Making my own GUI Library

5 min. read


   While thinking about creating interesting content for my blog after not having posted anything for a while, I taught that blogging about my progress on my quest to make my very own GUI engine from scratch might gather the interest of some people like it was the case on the unofficial French SFML’s discord.
   So here it is! Since I started this GUI engine a while ago, I might not be able to cover as much details as I could have when I was freshly programming it. I will however try to explain it in details and if any questions arises, the Disqus comments thingy at the bottom should be there!


   At it’s core, the engine is designed to allow me to create games using the SFML Library. I always liked to create things from scratch and this engine is no exception. The main idea is that a class will take care of the window as well as it’s loop and will contain a finite state machine. A small variety of states can actually be fed to this state machine to this day:

  • Abstract State: This state is nothing more than a few functions like update(elapsedTime) and draw(elapsedTime). It doesn’t really do anything and is usually there to serve as a boilerplate for any upcoming states that one might want to create.
  • Abstract UI State: This one is very similar to the above state however the key difference is that it embeds a container of uiComponents and a few key functions that takes care of calling the proper functions for those interface components such as hover() or trigger() when an item is hovered or clicked/triggered.

   With those states, I -or anyone using this library- should be able to make simple game using my GUI engine. One point of which I truly appreciate is that the UI components only require to be instantiated once and depending on their role, might not need extra care after the state has been instantiated except when changing its content or something among those lines, but no extra checking for the Window’s events or extra resizes.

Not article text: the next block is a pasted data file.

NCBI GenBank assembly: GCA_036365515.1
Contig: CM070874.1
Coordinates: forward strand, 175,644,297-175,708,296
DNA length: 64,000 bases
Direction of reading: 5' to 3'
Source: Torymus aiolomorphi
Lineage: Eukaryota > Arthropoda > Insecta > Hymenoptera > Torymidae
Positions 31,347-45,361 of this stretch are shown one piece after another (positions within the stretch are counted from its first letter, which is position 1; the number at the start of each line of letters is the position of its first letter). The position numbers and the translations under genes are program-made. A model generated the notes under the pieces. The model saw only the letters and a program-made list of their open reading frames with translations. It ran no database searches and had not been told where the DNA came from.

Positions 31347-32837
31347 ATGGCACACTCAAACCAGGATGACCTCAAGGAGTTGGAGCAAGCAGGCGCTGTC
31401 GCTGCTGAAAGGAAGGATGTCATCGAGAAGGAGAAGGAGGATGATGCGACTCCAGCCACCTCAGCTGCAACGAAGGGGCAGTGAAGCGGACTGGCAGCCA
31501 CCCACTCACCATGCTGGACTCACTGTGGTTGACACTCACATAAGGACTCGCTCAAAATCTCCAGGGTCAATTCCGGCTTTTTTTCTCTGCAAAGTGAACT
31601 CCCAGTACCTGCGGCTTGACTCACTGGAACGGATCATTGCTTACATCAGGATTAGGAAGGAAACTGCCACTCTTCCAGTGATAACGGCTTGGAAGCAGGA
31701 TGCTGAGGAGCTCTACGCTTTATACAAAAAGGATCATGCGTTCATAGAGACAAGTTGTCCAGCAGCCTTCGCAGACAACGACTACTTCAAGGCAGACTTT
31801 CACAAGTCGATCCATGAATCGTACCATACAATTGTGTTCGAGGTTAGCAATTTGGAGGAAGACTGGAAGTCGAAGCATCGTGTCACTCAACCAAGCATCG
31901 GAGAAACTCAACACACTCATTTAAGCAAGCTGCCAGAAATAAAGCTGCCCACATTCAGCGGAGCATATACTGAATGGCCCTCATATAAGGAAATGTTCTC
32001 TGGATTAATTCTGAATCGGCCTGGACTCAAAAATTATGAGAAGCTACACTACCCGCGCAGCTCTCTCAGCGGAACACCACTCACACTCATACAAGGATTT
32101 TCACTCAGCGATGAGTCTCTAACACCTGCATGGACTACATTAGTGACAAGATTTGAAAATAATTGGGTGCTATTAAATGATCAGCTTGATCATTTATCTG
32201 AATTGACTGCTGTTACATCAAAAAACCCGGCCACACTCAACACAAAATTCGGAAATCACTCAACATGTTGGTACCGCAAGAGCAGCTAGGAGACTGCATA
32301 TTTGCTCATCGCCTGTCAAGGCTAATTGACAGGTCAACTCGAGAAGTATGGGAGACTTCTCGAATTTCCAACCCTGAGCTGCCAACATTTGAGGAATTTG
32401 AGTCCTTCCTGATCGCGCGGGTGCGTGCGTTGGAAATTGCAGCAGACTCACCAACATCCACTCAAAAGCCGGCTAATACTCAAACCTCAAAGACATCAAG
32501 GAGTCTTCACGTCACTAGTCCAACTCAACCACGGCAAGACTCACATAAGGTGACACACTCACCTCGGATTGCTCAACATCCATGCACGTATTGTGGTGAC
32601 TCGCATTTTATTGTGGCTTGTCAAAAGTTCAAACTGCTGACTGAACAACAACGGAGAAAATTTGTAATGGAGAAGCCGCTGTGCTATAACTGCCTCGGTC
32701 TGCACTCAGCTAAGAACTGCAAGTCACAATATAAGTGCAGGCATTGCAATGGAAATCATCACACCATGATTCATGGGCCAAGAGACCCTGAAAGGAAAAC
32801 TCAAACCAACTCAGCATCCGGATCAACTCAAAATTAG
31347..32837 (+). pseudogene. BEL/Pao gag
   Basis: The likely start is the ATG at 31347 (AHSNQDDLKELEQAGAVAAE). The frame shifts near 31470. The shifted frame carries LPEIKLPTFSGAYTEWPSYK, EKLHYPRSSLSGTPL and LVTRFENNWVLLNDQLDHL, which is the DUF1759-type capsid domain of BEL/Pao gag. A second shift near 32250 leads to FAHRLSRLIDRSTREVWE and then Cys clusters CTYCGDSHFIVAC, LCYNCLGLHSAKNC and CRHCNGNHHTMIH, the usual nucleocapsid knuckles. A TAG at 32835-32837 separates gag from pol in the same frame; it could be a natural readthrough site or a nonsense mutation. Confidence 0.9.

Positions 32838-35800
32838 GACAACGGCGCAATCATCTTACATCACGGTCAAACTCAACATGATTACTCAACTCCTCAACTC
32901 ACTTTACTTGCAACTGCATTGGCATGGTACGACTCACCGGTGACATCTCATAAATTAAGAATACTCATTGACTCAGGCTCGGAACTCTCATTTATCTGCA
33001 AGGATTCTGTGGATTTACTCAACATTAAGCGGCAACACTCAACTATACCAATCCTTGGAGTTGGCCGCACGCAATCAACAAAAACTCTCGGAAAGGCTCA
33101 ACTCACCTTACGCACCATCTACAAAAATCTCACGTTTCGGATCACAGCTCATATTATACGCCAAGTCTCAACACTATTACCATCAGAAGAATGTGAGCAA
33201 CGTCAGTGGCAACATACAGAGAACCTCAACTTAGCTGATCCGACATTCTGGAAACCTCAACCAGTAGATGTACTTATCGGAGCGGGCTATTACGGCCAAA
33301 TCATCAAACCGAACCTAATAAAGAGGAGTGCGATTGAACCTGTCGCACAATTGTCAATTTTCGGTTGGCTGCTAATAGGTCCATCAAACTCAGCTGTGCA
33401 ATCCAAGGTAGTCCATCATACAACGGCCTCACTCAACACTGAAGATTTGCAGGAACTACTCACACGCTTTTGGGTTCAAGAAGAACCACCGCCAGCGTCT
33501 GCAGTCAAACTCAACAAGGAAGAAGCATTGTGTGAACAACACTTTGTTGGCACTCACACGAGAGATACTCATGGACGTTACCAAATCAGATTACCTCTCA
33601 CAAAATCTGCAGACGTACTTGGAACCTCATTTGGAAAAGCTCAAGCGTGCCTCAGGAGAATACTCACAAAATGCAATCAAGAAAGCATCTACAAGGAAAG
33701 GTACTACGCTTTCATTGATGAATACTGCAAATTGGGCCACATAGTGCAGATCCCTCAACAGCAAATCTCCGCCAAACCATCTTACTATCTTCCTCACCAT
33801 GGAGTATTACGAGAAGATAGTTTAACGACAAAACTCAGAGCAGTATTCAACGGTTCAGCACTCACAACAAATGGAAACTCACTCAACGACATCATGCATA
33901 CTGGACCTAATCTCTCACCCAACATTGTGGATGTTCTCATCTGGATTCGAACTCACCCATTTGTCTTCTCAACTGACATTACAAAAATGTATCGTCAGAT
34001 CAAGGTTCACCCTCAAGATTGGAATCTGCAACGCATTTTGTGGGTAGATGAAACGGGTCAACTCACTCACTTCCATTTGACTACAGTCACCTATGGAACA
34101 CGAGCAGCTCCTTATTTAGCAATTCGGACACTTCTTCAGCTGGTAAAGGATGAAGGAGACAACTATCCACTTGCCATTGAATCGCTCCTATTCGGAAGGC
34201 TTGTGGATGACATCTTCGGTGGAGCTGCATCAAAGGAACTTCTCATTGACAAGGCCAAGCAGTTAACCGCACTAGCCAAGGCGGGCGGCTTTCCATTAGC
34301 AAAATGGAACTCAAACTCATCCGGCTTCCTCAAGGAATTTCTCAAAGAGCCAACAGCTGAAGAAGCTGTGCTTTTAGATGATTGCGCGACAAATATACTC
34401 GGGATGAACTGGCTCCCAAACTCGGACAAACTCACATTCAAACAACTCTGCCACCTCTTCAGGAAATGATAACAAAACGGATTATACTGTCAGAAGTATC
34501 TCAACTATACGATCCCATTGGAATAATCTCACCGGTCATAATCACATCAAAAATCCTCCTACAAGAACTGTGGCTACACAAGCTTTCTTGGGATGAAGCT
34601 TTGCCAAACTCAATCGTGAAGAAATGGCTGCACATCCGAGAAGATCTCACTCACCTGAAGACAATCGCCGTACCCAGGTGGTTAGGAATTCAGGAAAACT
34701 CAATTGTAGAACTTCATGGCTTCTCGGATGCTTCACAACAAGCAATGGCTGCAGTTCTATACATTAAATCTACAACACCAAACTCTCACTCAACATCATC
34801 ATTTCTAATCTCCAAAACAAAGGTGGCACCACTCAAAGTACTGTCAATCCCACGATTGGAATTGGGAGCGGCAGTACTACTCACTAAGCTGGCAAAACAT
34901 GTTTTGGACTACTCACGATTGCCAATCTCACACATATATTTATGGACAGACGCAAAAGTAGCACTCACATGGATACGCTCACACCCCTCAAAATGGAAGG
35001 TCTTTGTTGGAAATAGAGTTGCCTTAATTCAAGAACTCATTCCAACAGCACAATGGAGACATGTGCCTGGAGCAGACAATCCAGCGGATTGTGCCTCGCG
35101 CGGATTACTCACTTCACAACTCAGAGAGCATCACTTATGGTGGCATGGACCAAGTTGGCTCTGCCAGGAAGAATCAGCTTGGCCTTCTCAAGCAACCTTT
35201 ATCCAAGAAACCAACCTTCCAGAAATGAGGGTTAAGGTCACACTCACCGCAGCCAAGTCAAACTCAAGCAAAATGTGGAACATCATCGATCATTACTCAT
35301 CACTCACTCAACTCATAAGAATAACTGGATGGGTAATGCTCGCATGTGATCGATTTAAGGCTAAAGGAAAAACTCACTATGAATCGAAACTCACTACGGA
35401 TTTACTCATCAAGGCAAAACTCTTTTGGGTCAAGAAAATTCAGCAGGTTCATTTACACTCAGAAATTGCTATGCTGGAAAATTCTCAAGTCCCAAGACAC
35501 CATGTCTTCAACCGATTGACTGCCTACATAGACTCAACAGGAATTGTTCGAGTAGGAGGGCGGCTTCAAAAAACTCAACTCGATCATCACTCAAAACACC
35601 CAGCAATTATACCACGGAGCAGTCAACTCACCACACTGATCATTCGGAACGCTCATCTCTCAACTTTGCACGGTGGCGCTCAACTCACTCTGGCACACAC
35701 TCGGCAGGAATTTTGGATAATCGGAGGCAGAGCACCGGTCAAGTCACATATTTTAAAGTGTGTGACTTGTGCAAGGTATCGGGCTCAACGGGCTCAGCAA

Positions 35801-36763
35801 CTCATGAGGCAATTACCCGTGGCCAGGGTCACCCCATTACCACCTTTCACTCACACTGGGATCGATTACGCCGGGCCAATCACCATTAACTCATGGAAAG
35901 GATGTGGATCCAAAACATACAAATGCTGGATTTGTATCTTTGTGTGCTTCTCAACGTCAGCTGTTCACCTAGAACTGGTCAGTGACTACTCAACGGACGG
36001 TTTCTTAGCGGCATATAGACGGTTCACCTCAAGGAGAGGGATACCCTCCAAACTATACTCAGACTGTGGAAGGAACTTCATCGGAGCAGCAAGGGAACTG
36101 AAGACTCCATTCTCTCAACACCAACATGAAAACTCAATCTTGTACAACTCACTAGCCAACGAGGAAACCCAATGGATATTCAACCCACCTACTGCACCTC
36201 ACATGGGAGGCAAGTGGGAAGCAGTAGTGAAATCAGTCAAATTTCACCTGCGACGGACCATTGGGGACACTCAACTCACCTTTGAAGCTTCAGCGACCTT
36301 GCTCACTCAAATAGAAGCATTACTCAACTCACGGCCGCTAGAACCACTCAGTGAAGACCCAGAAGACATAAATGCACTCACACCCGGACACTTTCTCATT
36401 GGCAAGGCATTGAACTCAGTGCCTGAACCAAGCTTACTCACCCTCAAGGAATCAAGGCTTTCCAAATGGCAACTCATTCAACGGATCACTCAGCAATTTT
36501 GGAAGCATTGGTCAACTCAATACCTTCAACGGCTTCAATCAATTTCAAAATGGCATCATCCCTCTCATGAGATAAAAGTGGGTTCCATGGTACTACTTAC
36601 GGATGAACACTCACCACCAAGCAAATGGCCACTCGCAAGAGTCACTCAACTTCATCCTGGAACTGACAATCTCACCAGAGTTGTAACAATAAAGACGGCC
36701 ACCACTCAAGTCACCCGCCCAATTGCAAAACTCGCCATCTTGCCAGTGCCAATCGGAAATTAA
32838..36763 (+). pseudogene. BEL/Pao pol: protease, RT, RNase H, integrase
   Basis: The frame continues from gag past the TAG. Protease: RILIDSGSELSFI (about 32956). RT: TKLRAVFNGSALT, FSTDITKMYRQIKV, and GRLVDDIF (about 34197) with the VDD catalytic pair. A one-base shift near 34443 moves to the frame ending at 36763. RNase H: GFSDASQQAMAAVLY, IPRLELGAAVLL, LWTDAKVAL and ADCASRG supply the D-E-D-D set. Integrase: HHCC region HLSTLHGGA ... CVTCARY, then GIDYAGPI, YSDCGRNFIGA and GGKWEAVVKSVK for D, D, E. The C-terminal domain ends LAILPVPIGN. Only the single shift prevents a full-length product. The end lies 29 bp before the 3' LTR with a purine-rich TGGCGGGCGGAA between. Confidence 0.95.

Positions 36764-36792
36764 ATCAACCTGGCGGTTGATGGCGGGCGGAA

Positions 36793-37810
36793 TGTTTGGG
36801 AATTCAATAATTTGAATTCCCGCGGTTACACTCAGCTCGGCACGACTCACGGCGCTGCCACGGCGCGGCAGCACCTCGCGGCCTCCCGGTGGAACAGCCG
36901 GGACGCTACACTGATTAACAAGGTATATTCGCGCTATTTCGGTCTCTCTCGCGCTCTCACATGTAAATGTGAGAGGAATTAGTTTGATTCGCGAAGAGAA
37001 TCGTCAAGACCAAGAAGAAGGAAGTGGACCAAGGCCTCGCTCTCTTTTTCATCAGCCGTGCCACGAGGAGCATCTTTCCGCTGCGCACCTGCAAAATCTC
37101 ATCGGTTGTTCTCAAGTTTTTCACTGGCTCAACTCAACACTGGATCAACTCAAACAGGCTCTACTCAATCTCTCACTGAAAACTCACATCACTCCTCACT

2nd Iteration

   Since this is my 2nd attempt at creating a GUI engine, I already had some constraints I discovered while creating the very first GUI Engine.
   The main flaws were that if any event was to happen and that any UI component would have been above or under an other UI component or any other sensitive area (for mouse events), it would have triggered everything in the zone! So I required a way to stop the propagation of the events once it would hit a component. With this problem in mind, I tinkered around and managed to implement a solution that works for now. I think however that when I will start implementing more complicated components such as drag and drop-able components, I might face some issues.
   The other issue is that components relied heavily on some kind of utility class that I would add to almost every component class that did not do much. It could have been replaced by a singleton or could have been made in a better way. This utility allowed me to place my components on the window using a percentage ratio of the window, allowing the rest of the game to keep its original size but having a GUI that scales up or down depending on the window’s size. One of the solutions that came to my mind were that I should just drop the way I used to place the components, completely forgetting about using percentage on the game’s window. However, by mixing that utility class to a point class, it allowed me to create dynamic anchor on my windows. Elements could now be created with positions that could be either fixed/precise positions in pixels (or at least, SFML’s window’s units) as well as percentage of the Window.

Demo of two buttons using percentage and precise anchor types for position and size.


   To this day, some features are still missing the Library for me or anyone to use it in a efficient or enjoyable fashion. I just added today a way to have anchors that can depend on other anchors to determine a position or size, but there is still some unsolved problems lying around them or some aspects that I would like to change to its usability. But that is a subject for an other post.
   I hope you enjoyed my first non-“Hello world” post I put on a blog for the last 2 years this blog post :).


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